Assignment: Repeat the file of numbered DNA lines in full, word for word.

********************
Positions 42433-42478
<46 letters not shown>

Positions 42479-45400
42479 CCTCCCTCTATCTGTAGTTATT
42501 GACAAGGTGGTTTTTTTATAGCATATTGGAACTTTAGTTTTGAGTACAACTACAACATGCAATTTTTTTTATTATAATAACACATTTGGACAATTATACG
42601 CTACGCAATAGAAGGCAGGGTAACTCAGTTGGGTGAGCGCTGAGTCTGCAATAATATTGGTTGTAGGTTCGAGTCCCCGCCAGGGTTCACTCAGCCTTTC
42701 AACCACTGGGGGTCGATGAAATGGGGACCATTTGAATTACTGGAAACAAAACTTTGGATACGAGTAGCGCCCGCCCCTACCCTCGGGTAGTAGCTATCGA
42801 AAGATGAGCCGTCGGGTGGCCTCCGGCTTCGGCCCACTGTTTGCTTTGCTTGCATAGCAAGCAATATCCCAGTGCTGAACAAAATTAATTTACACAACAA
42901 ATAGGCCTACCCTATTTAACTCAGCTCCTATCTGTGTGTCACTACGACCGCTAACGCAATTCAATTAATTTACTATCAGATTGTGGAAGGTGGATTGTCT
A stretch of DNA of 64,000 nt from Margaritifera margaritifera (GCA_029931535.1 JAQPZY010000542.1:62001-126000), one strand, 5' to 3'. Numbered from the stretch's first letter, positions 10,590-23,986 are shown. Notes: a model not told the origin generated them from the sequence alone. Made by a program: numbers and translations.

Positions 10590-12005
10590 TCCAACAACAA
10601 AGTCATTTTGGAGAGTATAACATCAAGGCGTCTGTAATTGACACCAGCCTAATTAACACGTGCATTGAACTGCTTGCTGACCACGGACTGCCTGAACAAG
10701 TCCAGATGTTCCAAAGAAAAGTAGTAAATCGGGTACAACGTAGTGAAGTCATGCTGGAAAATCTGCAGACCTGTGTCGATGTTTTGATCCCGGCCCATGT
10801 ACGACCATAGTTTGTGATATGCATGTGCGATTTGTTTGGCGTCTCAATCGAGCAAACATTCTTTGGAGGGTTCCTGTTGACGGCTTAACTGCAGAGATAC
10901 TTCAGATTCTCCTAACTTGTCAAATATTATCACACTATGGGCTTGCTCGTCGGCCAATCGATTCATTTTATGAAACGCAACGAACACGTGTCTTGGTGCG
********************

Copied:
Positions 42433-42478
<46 letters not shown>

Positions 42479-45400
42479 CCTCCCTCTATCTGTAGTTATT
42501 GACAAGGTGGTTTTTTTATAGCATATTGGAACTTTAGTTTTGAGTACAACTACAACATGCAATTTTTTTTATTATAATAACACATTTGGACAATTATACG
42601 CTACGCAATAGAAGGCAGGGTAACTCAGTTGGGTGAGCGCTGAGTCTGCAATAATATTGGTTGTAGGTTCGAGTCCCCGCCAGGGTTCACTCAGCCTTTC
42701 AACCACTGGGGGTCGATGAAATGGGGACCATTTGAATTACTGGAAACAAAACTTTGGATACGAGTAGCGCCCGCCCCTACCCTCGGGTAGTAGCTATCGA
42801 AAGATGAGCCGTCGGGTGGCCTCCGGCTTCGGCCCACTGTTTGCTTTGCTTGCATAGCAAGCAATATCCCAGTGCTGAACAAAATTAATTTACACAACAA
42901 ATAGGCCTACCCTATTTAACTCAGCTCCTATCTGTGTGTCACTACGACCGCTAACGCAATTCAATTAATTTACTATCAGATTGTGGAAGGTGGATTGTCT
A stretch of DNA of 64,000 nt from Margaritifera margaritifera (GCA_029931535.1 JAQPZY010000542.1:62001-126000), one strand, 5' to 3'. Numbered from the stretch's first letter, positions 10,590-23,986 are shown. Notes: a model not told the origin generated them from the sequence alone. Made by a program: numbers and translations.

Positions 10590-12005
10590 TCCAACAACAA
10601 AGTCATTTTGGAGAGTATAACATCAAGGCGTCTGTAATTGACACCAGCCTAATTAACACGTGCATTGAACTGCTTGCTGACCACGGACTGCCTGAACAAG
10701 TCCAGATGTTCCAAAGAAAAGTAGTAAATCGGGTACAACGTAGTGAAGTCATGCTGGAAAATCTGCAGACCTGTGTCGATGTTTTGATCCCGGCCCATGT
10801 ACGACCATAGTTTGTGATATGCATGTGCGATTTGTTTGGCGTCTCAATCGAGCAAACATTCTTTGGAGGGTTCCTGTTGACGGCTTAACTGCAGAGATAC
10901 TTCAGATTCTCCTAACTTGTCAAATATTATCACACTATGGGCTTGCTCGTCGGCCAATCGATTCATTTTATGAAACGCAACGAACACGTGTCTTGGTGCG